Letter From The Editor - Issue 59 - October 2017

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Writing Fantasy

  
At The Picture Show
September 2012

House at the End of the Street

Dead end

'House at the End of the Street' is the assembly-line horror flick Jennifer Lawrence will never have to say yes to again

House at the End of the Street
Relativity Media
Director: Mark Tonderai
Screenplay: David Loucka
Starring: Jennifer Lawrence, Max Theriot, Elisabeth Shue, Gil Bellows, Eva Link and Nolan Gerard Funk
Rated PG-13 / 1 hour, 41 minutes
Opened September 21, 2012
(out of four)

Frankly, I don't know what I'm meant to gather from the final 10 seconds of House at the End of the Street. All I know is that it's a reveal of one sort or another. I see three possible interpretations and I'm leaning toward one of them. The most literal interpretation of the scene makes no sense whatsoever, so I'm inclined to disregard it. In any case, I just don't know - which may be the kind of ambiguity the movie is going for (doubtful) or it could just be sloppy filmmaking (likely).

But here's the important part: It doesn't really matter what the film's denouement means. It functions only as a cheap last-second twist. We realize, after thinking it over for approximately two seconds, that any way you slice the ending, it would have been more interesting (and a lot more relevant) if said twist had been incorporated into the larger story, rather than thrown in at the end. This is what so many movies don't get - they're so eager for the last-second gotcha moment, they fail to realize how that moment could have been put to better use.

I suppose that's all I can really say without getting into too many details. So we'll leave it for now. Suffice it to say one key character is, in retrospect, far less intriguing than he or she should have been.

But enough about that. House at the End of the Street begins the way 97 percent of horror movies begin - with a family moving into a new house. (As a side note, as my mind wandered during the screening, I wondered exactly how many horror films contain the word "house" in the title - and, by contrast, how many non-horror movies do. But I digress.) Elissa (Jennifer Lawrence) is a headstrong 17-year-old whose well-meaning mother Sarah (Elisabeth Shue, still a stone-cold fox) is looking for a fresh start after a recent divorce.

Their new home is a perfect one, but they got a great deal on it because of dropping property values. No, that's not social commentary you detect - in fact, the neighborhood's value bottomed out after the grisly murder of a married couple at the hands of their young daughter, Carrie-Ann.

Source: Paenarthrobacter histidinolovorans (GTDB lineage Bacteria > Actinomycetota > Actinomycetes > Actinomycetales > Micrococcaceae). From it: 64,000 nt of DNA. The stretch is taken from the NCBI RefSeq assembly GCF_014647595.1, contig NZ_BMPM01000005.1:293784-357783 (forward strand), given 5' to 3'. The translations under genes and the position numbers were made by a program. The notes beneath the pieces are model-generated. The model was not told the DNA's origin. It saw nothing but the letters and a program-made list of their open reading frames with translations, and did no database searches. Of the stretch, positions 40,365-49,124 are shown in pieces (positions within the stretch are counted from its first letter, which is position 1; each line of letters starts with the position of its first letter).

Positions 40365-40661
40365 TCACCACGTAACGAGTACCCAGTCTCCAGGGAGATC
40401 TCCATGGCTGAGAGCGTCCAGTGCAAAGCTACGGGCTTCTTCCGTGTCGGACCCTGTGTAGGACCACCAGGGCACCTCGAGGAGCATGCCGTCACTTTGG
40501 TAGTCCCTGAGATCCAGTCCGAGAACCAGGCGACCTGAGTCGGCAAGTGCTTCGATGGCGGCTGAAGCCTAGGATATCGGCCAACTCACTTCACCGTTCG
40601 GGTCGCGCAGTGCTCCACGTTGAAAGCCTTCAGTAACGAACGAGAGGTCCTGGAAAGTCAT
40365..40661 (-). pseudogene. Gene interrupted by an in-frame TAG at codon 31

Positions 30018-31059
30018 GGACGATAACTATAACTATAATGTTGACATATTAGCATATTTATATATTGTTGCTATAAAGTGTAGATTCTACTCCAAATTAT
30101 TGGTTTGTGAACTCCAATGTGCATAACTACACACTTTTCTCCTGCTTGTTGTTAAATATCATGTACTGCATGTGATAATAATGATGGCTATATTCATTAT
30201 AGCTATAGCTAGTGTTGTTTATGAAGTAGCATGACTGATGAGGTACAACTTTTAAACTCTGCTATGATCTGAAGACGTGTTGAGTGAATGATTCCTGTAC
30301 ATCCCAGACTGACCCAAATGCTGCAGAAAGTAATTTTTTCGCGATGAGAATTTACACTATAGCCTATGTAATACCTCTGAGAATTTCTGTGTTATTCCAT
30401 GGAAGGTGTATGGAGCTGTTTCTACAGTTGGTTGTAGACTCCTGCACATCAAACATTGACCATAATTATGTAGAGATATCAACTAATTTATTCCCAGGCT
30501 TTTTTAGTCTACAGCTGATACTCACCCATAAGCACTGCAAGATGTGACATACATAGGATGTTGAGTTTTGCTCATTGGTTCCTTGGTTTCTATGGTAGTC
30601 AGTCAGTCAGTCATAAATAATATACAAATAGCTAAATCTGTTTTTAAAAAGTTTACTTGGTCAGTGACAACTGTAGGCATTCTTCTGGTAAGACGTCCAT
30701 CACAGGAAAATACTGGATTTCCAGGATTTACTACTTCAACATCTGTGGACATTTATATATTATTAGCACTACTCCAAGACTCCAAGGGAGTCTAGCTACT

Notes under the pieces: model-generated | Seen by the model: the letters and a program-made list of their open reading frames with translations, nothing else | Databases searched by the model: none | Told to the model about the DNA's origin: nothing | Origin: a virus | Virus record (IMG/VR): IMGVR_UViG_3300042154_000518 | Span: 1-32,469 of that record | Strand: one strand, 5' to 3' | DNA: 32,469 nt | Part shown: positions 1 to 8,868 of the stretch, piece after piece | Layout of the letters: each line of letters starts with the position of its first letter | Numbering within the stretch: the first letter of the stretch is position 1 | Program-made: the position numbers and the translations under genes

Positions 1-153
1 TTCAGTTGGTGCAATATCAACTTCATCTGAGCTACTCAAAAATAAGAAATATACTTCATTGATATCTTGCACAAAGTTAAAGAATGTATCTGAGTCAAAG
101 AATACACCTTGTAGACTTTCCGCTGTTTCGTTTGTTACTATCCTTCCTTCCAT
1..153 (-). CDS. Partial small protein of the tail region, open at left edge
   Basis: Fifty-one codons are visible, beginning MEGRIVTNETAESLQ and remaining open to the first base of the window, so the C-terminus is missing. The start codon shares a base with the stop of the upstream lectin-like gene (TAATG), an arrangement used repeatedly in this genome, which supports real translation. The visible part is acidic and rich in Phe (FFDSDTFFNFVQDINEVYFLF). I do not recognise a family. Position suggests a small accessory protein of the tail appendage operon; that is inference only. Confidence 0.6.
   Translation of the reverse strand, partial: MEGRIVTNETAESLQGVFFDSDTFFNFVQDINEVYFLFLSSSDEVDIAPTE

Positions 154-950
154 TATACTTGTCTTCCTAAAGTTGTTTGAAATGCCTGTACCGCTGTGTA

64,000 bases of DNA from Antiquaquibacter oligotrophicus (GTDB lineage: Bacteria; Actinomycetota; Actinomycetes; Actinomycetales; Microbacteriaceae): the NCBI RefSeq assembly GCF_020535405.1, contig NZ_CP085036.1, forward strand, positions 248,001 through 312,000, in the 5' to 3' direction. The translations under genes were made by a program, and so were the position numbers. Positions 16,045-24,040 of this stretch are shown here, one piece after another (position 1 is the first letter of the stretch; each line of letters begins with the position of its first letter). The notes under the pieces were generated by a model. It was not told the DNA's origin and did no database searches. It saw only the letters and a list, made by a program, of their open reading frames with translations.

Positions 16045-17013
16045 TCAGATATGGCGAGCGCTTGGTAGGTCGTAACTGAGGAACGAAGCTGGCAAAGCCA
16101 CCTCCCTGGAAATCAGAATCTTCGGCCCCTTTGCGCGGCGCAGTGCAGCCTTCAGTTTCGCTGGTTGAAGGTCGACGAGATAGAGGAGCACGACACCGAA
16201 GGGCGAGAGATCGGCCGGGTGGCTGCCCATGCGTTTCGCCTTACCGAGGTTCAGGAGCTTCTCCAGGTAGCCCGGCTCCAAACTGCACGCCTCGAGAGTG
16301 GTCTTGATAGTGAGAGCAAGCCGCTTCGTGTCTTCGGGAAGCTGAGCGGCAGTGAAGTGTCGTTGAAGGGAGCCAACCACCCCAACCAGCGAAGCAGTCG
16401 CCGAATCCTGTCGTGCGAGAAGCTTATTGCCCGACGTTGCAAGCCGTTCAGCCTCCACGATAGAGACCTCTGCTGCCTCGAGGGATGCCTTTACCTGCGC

Lucky for Elissa and Sarah, the event occurred right next door. It's believed that Carrie-Ann drowned after running away the night of the murder, but her body was never found. Others insist she still lurks in the woods that surround the town. Hmmmm . . .

The sole survivor of that family is Ryan (Max Theriot), who moved back into the family's home after his parents' death and has been ostracized by the community ever since.

Until, that is, the new neighbors move in. Elissa, having proven herself far too mature for the rich phonies from the neighborhood, finds herself drawn more to Ryan - in spite of, or perhaps because of, his solitude and his pain. Elissa, you see, writes music and plays guitar. This makes her very deep and sensitive, as well as susceptible to complicated boys who are simply misunderstood.

Neither Elissa's mom nor her classmates seem to approve of this burgeoning flirtation with the kind, creepy, slightly older recluse. Only Elissa and the warm-hearted sheriff (Gil Bellows) seem willing to cut Ryan much slack. Whether Ryan ultimately deserves to be cut that slack is a different question altogether, but the movie makes sure to split it cleanly into two factions - the sensitive vs. the paranoid. Needless to say, the paranoid wind up kind of being right, although not necessarily in the ways they expect.

Director Mark Tonderai's attempts to create suspense wind up largely falling flat. He's an able hand behind the camera, but that's about the extent of it. House ends up looking and feeling like virtually every other mid-budget teen horror flick.

Lawrence, now a household name after taking the plum role of Katniss Everdeen in the Hunger Games franchise, is a major talent who's already got one well-deserved Oscar nomination and is likely to snag another later this year (for Silver Linings Playbook). As many, many before me have mentioned, every rising female star has her requisite bad horror flick, and now Lawrence's is out of the way. (One-hundred percent of House at the End of the Street reviews will mention this, so I figure I might as well keep the streak alive.) We hope, when it's an actress of genuine talent, that the horror movie in question will be the exception to the rule. Here, once again we are disappointed, though unsurprised. But at least we know her days of taking scripts like this one are (or at least should be) behind her.

Read more by Chris Bellamy


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